Laurila: Do you care about exit velocity?

Hoerner: “I think every player who’s ever played the game has cared about exit velocity, whether they know it or not. Right? Every batted ball that’s ever been hit has had an exit velocity and has impacted performance. It’s definitely a separating factor. You need to be able to hit the ball hard to control your luck as best you can. There are a lot of good defenders out there, and oftentimes not a lot of space, so obviously the harder you can hit the ball, the better.”

Laurila: Trea Turner recently told me that he doesn’t care about exit velocity. To a certain degree, I’m not sure that I believed him.

Hoerner: “I believe that’s not something he’s looking at all the time, because he’s a guy that hits the ball very hard. He drives the ball and he hits for power. If he’s doing that on a consistent basis, and he’s not thinking about it on a day-to-day basis, he’s not focusing on it, there’s no reason to change. He’s a guy that’s produced, year after year after year, so if that comes simply as a byproduct of his work, it makes a lot of sense to me that he doesn’t focus on it.”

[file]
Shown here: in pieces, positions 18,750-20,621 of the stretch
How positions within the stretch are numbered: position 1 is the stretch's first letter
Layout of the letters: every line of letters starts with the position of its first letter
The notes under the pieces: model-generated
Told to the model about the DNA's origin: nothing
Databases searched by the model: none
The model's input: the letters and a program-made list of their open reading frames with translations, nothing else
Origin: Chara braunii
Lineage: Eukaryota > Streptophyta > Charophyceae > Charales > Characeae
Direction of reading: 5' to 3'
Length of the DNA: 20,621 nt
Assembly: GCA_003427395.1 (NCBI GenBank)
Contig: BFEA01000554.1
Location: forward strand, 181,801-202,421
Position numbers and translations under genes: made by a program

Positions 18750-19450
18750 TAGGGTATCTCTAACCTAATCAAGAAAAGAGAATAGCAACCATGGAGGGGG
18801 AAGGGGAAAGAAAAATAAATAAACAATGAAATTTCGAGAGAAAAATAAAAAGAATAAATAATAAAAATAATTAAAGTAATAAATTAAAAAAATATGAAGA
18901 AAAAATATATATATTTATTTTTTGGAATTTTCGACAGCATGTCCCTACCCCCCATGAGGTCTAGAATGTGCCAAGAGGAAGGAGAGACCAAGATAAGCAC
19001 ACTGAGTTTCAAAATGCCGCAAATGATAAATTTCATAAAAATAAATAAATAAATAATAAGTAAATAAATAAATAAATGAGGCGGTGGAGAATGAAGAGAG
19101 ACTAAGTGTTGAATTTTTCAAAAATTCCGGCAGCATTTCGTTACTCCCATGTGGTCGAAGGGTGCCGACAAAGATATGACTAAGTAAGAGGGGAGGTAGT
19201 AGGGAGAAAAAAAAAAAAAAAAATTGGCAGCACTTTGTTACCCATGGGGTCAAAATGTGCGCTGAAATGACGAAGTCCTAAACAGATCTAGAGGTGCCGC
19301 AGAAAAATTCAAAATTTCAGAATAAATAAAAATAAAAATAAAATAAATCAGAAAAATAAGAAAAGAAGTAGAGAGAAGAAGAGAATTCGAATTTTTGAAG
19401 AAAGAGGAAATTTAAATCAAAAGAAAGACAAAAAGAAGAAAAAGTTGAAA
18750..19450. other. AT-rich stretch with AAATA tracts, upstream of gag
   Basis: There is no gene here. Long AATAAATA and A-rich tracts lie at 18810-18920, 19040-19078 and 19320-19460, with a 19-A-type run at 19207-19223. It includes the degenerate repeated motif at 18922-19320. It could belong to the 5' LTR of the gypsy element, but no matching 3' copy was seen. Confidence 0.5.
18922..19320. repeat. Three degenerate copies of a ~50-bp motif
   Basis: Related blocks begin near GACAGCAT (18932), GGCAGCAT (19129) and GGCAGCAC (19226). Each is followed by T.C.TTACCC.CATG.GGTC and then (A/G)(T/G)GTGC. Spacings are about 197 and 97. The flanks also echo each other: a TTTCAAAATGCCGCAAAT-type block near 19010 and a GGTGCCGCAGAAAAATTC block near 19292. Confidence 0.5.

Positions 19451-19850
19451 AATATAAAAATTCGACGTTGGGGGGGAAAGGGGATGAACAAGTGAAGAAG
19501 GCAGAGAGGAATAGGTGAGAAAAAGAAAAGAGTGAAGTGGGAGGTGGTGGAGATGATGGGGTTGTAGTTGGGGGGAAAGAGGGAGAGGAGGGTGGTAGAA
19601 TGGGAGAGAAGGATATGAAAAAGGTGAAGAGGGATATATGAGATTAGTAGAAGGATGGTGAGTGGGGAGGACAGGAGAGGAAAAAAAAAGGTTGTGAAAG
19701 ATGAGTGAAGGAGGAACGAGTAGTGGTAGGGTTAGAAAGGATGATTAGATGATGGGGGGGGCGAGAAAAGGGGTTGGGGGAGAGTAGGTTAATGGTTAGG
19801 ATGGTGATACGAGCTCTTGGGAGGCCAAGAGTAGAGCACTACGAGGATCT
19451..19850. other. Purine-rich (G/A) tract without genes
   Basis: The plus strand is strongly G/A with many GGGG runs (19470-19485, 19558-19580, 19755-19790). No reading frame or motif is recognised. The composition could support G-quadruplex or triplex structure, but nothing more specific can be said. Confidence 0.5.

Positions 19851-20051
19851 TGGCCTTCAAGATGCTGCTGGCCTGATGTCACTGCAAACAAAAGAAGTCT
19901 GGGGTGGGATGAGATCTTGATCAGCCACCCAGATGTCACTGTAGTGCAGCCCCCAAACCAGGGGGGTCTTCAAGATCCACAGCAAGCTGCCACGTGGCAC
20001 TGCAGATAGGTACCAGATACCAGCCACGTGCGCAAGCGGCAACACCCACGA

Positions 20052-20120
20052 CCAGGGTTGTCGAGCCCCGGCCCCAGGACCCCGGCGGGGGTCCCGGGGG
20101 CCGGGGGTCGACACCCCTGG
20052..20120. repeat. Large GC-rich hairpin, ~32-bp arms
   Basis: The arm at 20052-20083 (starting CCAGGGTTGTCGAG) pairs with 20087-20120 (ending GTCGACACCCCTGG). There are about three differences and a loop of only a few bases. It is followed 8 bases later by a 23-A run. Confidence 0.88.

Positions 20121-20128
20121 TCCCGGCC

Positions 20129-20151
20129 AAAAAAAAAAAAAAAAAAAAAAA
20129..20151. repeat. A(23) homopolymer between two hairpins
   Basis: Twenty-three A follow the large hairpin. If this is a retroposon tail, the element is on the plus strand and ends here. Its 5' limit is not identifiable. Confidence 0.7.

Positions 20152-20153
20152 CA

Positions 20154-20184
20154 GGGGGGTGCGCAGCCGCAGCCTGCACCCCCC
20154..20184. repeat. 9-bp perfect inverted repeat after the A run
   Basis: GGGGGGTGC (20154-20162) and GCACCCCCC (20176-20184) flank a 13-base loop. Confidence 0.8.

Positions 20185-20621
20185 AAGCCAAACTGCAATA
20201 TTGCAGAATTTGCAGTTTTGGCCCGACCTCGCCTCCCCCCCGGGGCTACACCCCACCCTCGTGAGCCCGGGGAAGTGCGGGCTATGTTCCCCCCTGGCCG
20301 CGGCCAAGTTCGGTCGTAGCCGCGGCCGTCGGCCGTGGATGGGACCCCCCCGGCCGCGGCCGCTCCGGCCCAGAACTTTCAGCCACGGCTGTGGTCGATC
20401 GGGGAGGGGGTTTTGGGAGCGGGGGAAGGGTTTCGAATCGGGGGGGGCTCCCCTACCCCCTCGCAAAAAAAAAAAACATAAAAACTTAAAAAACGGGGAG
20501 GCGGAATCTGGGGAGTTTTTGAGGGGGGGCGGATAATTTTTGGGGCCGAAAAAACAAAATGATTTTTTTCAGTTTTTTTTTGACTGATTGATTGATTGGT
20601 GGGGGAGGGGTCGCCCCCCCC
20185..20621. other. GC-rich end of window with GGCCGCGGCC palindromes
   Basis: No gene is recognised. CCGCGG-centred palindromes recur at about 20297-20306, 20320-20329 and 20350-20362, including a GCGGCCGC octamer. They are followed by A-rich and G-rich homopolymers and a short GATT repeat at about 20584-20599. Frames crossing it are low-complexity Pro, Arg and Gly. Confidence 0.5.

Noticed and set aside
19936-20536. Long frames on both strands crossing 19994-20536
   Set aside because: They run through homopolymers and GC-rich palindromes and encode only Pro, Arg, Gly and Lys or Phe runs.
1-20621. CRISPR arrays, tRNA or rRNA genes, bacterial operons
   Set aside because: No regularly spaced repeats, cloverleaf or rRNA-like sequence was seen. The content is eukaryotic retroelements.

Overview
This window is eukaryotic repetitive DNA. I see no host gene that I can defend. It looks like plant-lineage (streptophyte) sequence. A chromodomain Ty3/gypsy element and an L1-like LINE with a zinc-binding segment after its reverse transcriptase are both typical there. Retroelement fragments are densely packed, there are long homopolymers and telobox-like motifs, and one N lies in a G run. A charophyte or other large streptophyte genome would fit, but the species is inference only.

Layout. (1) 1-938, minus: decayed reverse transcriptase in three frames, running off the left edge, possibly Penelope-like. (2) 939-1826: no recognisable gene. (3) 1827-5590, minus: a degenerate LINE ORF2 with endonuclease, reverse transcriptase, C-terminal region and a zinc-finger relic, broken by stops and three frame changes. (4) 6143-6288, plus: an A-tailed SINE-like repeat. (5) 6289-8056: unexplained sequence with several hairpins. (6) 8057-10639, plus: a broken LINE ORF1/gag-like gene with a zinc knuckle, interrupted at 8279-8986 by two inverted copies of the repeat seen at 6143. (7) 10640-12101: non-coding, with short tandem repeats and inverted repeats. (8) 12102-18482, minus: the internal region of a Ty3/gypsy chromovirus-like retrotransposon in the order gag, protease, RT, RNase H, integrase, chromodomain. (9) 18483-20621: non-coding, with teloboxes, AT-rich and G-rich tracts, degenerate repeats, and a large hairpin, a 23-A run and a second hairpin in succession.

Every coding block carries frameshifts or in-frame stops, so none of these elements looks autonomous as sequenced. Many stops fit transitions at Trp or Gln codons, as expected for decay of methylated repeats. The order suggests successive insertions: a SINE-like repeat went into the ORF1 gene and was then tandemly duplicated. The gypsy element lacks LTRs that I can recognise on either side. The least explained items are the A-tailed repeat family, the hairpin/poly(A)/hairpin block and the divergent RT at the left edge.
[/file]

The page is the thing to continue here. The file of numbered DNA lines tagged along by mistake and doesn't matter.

Laurila: Any final thoughts on hitting?

Hoerner: “I’d say what matters in pregame work. There are so many different ways to get ready for a game now. Nothing really matters outside of the game itself, but there are so many different ways that guys get ready to play. It’s been really interesting to see different players, at the top of their game, have success in so many different ways.

“I’ve definitely gone through a variety of different ways of preparing myself. We play so many day games [in Chicago], too, so we have to be able to get ready to play without stepping onto the field. That comes with experience. For me, prep has become less reps and better intention.”

Laurila: Have you scrapped any pregame drills? For instance, do you tee-work?